British Filmmakers Break Into Area 51, Held At Gunpoint
Here is a sentence that you never want to hear: “Son, we could make you disappear and your body will never be found.”
That’s reportedly what a BBC film crew heard while they were detained after breaching the perimeter at Nevada’s infamous Area 51.
This ominous quip was followed by the less oblique, but equally terrifying, “If any of you had kept going, we would have shot you.”
Here is the story of what happened. A British film crew, including “respected UFO investigator” Darren Perks and eleven others, were filming for an upcoming special entitled Conspiracy Road Trip: UFOs. The gist of the program is a bus-load of people drive around and ask people about UFOs.
The incident occurred on May 14 of this year at Nellis Air Force Base in the Southern Nevada desert. Long rumored to be Area 51, where the military secretly studies UFOs, it is now generally accepted that the base is where secret spy planes are developed and tested.
When the crew pulled up to a gate that appeared unmanned, they continued onto the base, despite the numerous, highly visible “No Trespassing” signs.
Kerry Lee, a Lincoln County Sheriff, says, “The guards were aware that they were there—they were watching them and had already made phone calls.”
“It’s not the kind of place where, if a guard sees you standing by the fence, that he runs out with an M-16. They don’t normally approach people, because people drive there often to see what the gate to this facility looks like. They see the well-marked boundary and sometimes decide to go a little farther and test the waters a little too far.”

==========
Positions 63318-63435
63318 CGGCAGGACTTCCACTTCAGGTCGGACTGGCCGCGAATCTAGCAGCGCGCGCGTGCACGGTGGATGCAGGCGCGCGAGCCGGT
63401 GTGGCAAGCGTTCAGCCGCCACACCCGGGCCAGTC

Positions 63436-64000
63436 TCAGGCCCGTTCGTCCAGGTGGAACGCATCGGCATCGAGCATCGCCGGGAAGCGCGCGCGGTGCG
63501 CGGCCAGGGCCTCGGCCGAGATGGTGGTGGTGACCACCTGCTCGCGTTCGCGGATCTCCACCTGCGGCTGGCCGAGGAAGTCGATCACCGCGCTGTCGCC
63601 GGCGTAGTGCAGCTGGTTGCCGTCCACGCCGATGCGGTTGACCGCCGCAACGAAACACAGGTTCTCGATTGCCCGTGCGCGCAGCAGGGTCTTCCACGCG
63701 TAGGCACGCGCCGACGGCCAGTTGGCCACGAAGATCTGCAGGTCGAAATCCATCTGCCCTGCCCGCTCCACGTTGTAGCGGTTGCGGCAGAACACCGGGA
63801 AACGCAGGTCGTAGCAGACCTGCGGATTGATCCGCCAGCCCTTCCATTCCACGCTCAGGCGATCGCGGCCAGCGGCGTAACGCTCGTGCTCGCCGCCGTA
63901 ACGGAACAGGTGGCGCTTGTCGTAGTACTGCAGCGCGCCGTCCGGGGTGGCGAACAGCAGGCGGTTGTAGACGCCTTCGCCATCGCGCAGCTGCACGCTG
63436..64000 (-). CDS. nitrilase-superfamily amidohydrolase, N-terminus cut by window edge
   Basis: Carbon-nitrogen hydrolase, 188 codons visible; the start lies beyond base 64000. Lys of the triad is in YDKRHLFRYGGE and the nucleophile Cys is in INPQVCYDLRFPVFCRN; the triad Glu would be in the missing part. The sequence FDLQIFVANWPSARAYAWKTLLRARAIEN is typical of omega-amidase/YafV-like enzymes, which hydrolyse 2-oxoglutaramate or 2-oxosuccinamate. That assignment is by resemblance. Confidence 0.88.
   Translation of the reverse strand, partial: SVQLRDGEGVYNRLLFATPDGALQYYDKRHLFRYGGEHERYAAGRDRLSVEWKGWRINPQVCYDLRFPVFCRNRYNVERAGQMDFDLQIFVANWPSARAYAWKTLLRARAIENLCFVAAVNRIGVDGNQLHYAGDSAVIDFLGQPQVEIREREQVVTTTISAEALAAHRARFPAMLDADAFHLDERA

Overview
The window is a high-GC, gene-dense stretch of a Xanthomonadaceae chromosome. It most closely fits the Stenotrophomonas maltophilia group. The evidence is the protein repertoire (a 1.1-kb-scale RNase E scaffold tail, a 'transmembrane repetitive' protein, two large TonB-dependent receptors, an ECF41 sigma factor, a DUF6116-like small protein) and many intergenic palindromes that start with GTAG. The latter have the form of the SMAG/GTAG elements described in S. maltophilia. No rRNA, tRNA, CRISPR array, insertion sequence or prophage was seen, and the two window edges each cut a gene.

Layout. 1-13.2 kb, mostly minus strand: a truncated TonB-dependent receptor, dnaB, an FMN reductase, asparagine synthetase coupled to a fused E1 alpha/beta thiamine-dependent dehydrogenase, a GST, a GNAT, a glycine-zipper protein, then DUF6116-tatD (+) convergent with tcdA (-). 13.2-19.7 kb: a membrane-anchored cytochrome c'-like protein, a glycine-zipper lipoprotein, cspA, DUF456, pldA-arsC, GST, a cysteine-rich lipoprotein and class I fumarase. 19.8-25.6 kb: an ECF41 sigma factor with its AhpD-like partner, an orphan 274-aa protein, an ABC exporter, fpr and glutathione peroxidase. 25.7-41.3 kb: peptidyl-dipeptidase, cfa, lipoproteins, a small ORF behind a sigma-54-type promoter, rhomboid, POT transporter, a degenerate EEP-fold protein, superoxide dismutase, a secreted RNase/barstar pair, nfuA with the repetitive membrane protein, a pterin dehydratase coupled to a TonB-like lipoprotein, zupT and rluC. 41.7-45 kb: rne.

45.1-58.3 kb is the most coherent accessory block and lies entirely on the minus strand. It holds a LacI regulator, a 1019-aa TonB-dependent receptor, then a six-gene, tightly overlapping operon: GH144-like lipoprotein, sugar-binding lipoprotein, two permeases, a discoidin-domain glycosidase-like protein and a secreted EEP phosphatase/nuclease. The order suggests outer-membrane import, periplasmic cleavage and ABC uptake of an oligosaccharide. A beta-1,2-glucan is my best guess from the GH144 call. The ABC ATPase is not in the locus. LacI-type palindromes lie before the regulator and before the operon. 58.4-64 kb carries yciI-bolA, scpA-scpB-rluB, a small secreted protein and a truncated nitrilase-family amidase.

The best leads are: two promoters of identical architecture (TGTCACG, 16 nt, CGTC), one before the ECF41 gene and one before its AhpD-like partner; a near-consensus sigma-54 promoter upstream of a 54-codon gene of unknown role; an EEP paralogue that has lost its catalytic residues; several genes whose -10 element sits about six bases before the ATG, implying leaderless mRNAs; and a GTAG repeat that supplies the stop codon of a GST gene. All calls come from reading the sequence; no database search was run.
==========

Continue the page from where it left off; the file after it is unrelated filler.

Which is precisely what the crew did. Once they were well inside the gate, filming all the while, the guards made their presence known and things escalated.
Here is Perks’ account:
We walked onto the base in plain view, and in so doing, we breached the security gate…We went past the boundaries by at least 200 yards, and after another 30 minutes of filming, one of the cameramen went over and knocked on the door [where the security guards were].
Eight guards wearing combat fatigues immediately came out with their assault rifles and they grabbed us, forced us to the ground and we were all made to lie facedown in a row on the tarmac with a gun at our back.
Perks and the crew claim that they were made to lay face down on the desert floor for upwards of three hours, while their cameras, equipment, and wallets were confiscated, and until the sheriffs arrived on the scene. Lee, whose team had to come from 45-miles away, disputes this claim, saying that from the time he received the call to the time they arrived, only 30-minutes elapsed.
A misdemeanor trespassing violation, the members of the crew were cited and temporarily detained on site while a cursory investigation was performed. This is when, engaging the guards in casual conversation—at least as casual as it can be when you’re being held by police and armed military guards—those previously mentioned quips about shooting and disappearing took place.
Perks apologized for the crews’ overly enthusiastic stunt:
It was a wrong thing that we did, and there will be a lot of people in the States that don’t like it. The thing is, it happened, it wasn’t staged or set up. We went there to film and overstepped the mark—we went a bit too far.
After a few months the crew received their confiscated footage, with a few bits and pieces wiped. The special, Conspiracy Road Trip: UFOs aired Monday, October 15th on the BBC.